Launched in 1879, the traditional letter press print shop got its start with a handbill for a lecture by the Rev. Henry Ward Beecher, the brother of Uncle Tom’s Cabin author Harriet Beecher Stowe.
Starting in the early 20th century, then-owner Will T. Hatch began to make a name for himself as the top Southern printer for all manner of entertainment posters.
The shop would go on to produce iconic posters for Hank Williams, Bill Monroe and Johnny Cash and other future country music legends, and continued to do so for contemporary performers such as Garth Brooks and Wynnona .
By the late ’70s, however, the traditional Hatch look went out of style, putting the business in jeopardy. Gaylord Entertainment acquired Hatch, which is now owned and operated by the Country Music Hall of Fame and Museum.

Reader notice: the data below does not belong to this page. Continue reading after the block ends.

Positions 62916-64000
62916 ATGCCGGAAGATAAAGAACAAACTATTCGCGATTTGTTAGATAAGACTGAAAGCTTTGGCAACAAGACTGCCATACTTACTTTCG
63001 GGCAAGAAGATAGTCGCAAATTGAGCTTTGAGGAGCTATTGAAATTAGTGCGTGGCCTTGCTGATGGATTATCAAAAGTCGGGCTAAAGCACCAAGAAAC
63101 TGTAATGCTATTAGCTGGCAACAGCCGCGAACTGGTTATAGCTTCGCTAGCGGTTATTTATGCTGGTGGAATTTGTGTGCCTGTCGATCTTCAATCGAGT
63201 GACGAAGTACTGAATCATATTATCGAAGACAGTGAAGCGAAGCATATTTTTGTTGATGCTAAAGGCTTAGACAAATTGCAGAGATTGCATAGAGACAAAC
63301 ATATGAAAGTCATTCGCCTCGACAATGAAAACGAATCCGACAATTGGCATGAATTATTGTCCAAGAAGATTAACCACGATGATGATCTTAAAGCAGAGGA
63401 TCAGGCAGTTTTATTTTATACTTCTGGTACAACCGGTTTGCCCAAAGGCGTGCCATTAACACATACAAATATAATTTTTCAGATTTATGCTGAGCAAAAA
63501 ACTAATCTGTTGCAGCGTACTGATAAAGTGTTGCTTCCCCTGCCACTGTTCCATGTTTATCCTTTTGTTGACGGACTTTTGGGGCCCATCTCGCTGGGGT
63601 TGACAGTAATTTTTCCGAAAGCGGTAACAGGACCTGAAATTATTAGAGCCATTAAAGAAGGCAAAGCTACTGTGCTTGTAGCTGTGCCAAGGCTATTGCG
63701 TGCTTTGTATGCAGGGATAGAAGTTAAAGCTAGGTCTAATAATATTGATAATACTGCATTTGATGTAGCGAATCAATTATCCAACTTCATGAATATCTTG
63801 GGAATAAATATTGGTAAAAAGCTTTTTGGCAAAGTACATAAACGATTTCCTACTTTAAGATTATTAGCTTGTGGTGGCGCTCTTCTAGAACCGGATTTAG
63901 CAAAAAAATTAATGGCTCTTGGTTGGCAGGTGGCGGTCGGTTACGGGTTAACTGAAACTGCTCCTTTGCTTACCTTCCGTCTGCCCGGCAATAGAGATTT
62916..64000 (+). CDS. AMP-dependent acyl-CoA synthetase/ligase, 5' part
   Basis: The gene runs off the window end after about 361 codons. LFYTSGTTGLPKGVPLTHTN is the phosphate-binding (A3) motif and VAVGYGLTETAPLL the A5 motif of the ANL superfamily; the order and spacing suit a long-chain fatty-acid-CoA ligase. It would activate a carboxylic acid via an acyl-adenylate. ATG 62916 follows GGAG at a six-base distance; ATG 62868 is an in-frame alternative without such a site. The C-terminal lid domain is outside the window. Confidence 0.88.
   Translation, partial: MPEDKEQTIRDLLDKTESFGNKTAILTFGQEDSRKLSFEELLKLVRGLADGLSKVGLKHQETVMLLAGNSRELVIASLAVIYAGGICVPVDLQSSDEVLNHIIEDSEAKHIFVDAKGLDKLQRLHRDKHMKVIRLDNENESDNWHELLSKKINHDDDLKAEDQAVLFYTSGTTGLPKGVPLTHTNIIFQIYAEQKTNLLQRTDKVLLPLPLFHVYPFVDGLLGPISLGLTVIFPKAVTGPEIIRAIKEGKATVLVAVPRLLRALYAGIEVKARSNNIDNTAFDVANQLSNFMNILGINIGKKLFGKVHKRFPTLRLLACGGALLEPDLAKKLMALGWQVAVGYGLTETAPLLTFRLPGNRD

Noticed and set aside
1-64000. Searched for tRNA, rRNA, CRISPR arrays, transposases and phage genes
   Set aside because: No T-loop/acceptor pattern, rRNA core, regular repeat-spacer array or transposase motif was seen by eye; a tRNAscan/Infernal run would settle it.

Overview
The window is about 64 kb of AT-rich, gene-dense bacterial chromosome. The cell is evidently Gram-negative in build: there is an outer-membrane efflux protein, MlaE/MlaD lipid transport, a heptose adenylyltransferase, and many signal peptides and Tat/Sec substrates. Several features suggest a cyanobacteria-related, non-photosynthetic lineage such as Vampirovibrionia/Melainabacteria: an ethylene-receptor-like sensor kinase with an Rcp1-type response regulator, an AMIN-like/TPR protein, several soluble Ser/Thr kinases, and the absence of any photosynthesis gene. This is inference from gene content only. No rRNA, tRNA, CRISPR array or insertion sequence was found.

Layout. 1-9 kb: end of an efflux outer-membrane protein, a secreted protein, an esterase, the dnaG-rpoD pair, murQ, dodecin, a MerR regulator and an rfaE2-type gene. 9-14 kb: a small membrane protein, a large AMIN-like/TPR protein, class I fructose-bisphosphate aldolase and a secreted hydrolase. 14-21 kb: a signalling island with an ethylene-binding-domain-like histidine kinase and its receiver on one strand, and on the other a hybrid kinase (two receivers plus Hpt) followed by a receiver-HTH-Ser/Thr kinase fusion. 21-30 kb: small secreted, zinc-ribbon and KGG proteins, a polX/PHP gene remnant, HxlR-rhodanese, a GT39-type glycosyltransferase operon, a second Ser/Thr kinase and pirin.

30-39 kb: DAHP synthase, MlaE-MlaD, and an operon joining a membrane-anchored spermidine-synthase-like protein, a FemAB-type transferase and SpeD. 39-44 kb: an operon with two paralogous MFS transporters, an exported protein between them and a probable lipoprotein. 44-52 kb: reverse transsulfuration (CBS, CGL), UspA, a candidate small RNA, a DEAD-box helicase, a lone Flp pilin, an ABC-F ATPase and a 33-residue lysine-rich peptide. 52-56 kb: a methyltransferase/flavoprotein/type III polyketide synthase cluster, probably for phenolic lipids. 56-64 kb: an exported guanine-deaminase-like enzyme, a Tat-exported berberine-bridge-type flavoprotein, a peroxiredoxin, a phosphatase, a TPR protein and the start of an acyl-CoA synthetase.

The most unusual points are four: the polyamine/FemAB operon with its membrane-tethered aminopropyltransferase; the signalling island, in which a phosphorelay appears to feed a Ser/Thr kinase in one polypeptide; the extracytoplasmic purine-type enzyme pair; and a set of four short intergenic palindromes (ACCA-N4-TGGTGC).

Today, the handmade look that was considered passe in the ’80s has become hip, and Hatch is flourishing once again. Among Hatch’s recent high-profile commissions is a just-released U.S. stamp to mark the 150th anniversary of the Emancipation Proclamation.
The time-staking process is much the same as when Hatch opened its doors in the late 19th century: Workers ink hand-carved wooden blocks and metal photo plates, pressing them to paper to form an image. Posters with more than one color require separate wooden blocks or type for each color and generally go through the press once for each different color.
Later this year, Hatch will move for the eighth time in its 133-year-long history to what it hopes will be a permanent home within the Country Music Hall of Fame and Museum.
According to Hatch manager, Jim Sherraden, it will remain “a working print shop, complete with splattered ink.”